I’ve had this draft open on my computer for over a week. It’s lived in my head for weeks. Until tonight, I could never quite bring myself to finish it, to hit the publish key and send it out into the world.
I write knowing that it’ll upset some of my family and friends. I write knowing there may be people in my life who disappear as a result. I write it knowing there will be people who disagree with me and my decisions, who will criticize and judge me.
But I write anyway.
I have to.
One of my goals in beginning this blog, in dredging up stories from my past, is to be entirely truthful in my writing. Even when it’s embarrassing and terrifying. No more half-truths and protective shields, no more covering up. Nothing but an honest look at where I’ve been, how I’ve been and who I’ve been.
So here’s my truth.
Back in December I submitted an article to the online magazine, “Elephant Journal.” As it was the first thing I’d ever submitted for publication I held little hope that it’d be selected.
But it was.
I was ecstatic. After reading the email from the editor, I held my phone in my hand and frantically thought about who to call first. My best friend. My parents. My aunt and uncle. My siblings. I shook my head at every thought. I didn’t want to call anyone. The piece I’d written was one of the most honest, revealing things I’d ever done and it terrified me a little bit to think about how people in my life would react. I knew very well as I wrote and submitted the article that there was always a chance it could be chosen but I highly doubted it. I didn’t think I’d need to worry about it going public. And suddenly it was.
In bed that night, reading “Bird by Bird” by Anne Lamont I came across this:
We write to expose the unexposed. If there is one door in the castle you have been told not to go through, you must. Otherwise, you’ll be rearranging furniture in rooms you’ve already been in. Most human beings are dedicated to keeping that one door shut. But the writer’s job is to see what’s behind it, to see the bleak unspeakable stuff, and to turn the unspeakable into words—Truth or reality, or whatever you want to call it is the bedrock of life…It’s wonderful to watch someone finally open that forbidden door that has kept him or her away. What gets exposed is not people’s baseness but their humanity. It turns out that the truth, or reality, is our home. But you can’t get to any of these truths by sitting in a field smiling beatifically, avoiding your anger and damage and grief. Your anger and damage and grief are the way to the truth. We don’t have much truth to express unless we have gone into those rooms and closets and woods and abysses that we were told not to go in to. When we have gone in and looked around for a long while—then we will be able to speak in our own voice and stay in the present moment. And that moment is home.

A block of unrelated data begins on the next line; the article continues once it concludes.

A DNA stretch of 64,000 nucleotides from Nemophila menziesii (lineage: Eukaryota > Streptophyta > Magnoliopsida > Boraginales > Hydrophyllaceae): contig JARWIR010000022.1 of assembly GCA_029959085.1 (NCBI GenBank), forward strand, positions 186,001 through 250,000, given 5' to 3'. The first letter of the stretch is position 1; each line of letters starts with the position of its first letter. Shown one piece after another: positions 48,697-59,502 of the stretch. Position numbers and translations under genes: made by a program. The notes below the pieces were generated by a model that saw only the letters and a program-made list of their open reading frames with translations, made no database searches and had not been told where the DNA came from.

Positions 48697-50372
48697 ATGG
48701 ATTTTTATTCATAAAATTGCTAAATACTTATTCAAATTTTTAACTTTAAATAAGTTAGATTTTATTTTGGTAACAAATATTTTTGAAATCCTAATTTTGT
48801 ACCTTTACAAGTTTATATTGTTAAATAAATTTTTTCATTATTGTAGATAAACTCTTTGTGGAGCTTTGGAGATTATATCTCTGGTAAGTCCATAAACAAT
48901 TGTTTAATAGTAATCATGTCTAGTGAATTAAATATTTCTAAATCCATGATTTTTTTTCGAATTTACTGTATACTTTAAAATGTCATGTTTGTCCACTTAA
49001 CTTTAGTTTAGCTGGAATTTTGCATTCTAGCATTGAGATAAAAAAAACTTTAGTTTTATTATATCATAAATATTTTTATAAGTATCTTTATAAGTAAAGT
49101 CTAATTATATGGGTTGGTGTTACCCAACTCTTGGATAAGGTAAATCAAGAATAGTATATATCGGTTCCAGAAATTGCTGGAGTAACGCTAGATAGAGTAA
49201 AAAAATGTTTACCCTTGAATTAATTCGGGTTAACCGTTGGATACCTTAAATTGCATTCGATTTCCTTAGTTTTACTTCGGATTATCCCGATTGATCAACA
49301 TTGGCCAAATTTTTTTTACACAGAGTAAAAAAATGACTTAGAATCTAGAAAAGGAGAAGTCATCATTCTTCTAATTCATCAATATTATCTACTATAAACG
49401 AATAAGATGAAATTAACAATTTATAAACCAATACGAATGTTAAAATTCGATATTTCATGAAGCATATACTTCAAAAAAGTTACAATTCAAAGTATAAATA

This story is one of my hidden rooms. Kept hidden for three years. Some people know details, some have guessed and still others remain completely unaware. I’ve toiled with how to tell my truth, my story but in writing this article I began to find my voice, to open the door to my room.
I did finally call people. I told them my news and then asked what I should do. Asked who I should tell. If should share. I count myself incredibly lucky for the friends and family I have and who offered counsel and advice, support, encouragement and kudos.
But you know what? I shouldn’t have asked. Because the minute I did, I doubted myself. I doubted my ability to make a decision about my life, about something that truly only affected me and I allowed others the opportunity to weigh in on a decision that was mine alone. Their voices became scrambled with mine and I couldn’t hear myself, couldn’t find the truth that I’d started to stand in. Before I knew it, I had pulled the door to my room shut and was ready to lock it and walk away.
I made the decision to only share the article with a handful of people. And now, some three weeks later I’ve changed my mind.
I open the door. I face the truth. I tell my story.